Beauty is in the eye of the beholder

There's a movement that insists that we are all beautiful. That people disfigured by accidents and disease are just as beautiful as supermodels. Which, sure, beauty is subjective. Beauty is whatever beauty is to you.

The message underlying a lot of these campaigns doesn't sit well with me.

Why do we care who's beautiful or not?

Because we tie beauty with worth.

We're taught this from a young age. You've heard the examples: Disney villains are always disfigured. The "ugly laws" in the US.

As a girl growing up in the US, I was taught that I owed it to other people to look "presentable." That no one would love me or even want to be my friend if I didn't look a certain way. As a weird, gross, tomboy who refused to play the game, I didn't realize how much I'd internalized that message until pretty recently.

I don't care who's beautiful or not. Everyone is worthy.

PS. Police brutality isn't a new thing. The new thing is that 40 million Americans are unemployed and thus ready to go march in the streets.

Instances of racist police harassment make the news often enough that I have two "favorite" examples of the absurdity of policing in the US: one of the gangs in Brooklyn lawyered up and started making money off the NYPD and that guy who kept getting arrested for showing up to work.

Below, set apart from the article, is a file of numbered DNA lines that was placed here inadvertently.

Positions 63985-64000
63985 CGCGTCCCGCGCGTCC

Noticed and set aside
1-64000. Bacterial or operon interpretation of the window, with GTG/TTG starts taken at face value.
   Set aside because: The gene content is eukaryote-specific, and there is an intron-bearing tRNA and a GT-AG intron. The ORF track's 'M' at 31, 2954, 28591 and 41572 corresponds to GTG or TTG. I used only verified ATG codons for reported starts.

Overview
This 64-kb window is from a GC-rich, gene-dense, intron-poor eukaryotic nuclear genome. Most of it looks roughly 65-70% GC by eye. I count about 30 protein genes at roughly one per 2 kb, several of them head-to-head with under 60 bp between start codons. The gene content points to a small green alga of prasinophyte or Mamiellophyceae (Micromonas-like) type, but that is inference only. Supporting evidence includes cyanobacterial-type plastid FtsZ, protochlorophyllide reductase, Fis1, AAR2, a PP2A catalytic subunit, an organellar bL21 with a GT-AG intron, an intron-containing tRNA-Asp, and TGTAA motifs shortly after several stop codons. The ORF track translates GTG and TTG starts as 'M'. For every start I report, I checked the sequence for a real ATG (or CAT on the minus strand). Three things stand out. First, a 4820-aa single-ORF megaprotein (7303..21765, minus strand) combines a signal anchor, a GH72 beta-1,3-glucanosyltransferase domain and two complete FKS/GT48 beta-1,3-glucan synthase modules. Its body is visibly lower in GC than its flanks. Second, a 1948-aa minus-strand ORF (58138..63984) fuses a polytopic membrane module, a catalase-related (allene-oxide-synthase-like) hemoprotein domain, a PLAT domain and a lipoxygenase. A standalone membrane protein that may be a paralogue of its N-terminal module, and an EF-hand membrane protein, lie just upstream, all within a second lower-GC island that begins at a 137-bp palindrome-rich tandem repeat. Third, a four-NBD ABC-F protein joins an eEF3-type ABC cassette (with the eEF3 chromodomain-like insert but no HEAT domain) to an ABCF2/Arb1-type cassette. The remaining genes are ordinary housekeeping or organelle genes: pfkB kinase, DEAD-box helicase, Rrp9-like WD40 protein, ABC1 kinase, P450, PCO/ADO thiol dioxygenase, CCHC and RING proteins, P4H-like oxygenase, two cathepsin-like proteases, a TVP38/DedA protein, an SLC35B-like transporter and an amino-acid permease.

I have to admit that I didn't stop calling the police out of concern for my neighbors safety. I stopped calling the police after finding out from personal experience that it doesn't help anything, even in clear-cut call the cops sort of situations, like a total stranger committing an unprovoked act of violence.

The personal values and ethics of individual police officers is irrelevant, because the overall impact the police have is obvious. There's very little data supporting the efficacy of policing, but it's clear that policing in the US has a deeply harmful impact on certain categories of people, most notably Black people.

More people survive police brutality than die from it. Quite a few survivors of police violence require care because of the experience. Then there are the people who are disabled by the experience of incarceration.

Yet I've never encountered their family caregivers in any caregiver support programs.

That's the ultimate proof that as much as we've tried to create a radically welcoming space, we have a lot of work to do.